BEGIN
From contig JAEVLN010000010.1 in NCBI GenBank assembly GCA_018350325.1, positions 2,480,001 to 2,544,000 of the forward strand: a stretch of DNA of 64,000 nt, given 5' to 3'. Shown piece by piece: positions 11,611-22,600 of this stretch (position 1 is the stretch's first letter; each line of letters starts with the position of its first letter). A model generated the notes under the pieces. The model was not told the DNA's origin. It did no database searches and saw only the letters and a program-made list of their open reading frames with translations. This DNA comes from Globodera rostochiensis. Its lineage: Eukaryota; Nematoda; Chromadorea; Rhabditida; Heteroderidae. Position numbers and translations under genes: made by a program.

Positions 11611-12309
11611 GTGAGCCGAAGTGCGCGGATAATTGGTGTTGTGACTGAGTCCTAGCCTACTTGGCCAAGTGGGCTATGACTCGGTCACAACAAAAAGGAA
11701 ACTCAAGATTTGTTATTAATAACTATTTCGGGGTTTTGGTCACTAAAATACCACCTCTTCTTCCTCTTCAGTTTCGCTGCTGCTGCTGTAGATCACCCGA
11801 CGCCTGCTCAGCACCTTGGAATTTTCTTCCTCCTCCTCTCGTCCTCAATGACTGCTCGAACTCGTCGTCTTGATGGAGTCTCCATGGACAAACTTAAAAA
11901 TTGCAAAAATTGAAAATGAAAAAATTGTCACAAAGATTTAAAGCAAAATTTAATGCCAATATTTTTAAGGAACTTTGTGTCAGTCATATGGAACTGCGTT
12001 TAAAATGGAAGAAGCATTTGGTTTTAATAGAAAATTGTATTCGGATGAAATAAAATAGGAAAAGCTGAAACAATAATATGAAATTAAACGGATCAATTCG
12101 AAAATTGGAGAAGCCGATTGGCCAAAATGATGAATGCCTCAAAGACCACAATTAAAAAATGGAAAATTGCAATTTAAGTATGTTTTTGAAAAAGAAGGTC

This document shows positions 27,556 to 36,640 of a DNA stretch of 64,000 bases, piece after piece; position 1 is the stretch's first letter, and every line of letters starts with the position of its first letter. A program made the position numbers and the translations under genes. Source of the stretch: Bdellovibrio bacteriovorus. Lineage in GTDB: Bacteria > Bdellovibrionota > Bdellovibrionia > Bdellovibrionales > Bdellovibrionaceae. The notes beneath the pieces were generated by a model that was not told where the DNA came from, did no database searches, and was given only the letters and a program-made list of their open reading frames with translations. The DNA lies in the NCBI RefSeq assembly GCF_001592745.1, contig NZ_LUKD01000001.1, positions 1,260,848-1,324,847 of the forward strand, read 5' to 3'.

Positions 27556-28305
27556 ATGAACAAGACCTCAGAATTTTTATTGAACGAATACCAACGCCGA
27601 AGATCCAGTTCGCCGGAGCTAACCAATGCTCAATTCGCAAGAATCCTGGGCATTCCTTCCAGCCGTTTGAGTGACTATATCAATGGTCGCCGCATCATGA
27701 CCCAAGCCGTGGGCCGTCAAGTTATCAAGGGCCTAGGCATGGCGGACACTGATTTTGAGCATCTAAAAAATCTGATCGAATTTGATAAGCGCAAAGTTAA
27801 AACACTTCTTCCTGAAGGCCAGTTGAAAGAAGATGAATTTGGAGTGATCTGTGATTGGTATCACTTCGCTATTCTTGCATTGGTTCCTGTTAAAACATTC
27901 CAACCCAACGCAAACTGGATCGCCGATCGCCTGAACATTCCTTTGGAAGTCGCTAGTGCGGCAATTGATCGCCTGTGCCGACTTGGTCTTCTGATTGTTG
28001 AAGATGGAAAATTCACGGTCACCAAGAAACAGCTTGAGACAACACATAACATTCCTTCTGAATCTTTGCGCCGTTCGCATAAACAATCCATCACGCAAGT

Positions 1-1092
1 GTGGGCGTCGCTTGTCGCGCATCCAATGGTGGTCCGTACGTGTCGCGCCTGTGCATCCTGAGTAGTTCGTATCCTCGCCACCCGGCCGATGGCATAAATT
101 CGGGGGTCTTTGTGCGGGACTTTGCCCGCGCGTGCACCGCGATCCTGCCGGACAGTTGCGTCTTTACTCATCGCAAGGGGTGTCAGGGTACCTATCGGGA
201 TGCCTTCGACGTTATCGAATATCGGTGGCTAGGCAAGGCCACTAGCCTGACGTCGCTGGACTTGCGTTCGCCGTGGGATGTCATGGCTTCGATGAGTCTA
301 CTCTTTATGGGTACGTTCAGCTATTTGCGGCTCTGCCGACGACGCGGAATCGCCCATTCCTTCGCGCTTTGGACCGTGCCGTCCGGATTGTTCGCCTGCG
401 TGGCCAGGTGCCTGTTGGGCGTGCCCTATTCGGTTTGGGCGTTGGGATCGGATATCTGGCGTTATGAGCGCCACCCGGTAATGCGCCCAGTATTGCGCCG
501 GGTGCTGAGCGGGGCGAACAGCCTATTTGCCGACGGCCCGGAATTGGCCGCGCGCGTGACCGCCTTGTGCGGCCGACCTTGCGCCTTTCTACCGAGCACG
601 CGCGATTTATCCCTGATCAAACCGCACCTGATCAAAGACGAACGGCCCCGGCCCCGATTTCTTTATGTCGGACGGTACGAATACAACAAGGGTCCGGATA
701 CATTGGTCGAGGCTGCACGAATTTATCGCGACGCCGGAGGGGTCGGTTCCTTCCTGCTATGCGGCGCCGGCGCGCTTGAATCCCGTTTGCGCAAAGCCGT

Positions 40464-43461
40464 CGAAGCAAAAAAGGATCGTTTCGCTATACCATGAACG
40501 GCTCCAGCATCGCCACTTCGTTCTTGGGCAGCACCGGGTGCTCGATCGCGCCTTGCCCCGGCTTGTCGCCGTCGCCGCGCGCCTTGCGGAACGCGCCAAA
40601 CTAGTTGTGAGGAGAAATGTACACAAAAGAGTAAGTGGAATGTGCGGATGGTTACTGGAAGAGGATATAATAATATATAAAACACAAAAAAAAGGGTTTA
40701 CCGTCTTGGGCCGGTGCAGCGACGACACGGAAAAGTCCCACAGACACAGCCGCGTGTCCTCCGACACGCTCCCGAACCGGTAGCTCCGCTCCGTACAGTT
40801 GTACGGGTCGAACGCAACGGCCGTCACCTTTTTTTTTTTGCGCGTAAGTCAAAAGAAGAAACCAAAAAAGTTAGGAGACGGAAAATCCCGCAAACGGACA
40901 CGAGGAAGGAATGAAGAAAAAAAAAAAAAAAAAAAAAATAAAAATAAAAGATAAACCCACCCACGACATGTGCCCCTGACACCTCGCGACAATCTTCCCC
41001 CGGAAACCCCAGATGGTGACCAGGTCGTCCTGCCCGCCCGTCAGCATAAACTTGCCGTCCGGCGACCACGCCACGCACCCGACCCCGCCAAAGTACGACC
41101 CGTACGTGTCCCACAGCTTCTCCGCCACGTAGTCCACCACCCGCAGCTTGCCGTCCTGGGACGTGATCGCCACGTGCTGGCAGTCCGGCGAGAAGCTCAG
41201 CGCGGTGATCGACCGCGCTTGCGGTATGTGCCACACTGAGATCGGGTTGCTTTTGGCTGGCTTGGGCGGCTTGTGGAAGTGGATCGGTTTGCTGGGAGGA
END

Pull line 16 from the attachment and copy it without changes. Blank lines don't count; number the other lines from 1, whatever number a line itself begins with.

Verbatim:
28001 AAGATGGAAAATTCACGGTCACCAAGAAACAGCTTGAGACAACACATAACATTCCTTCTGAATCTTTGCGCCGTTCGCATAAACAATCCATCACGCAAGT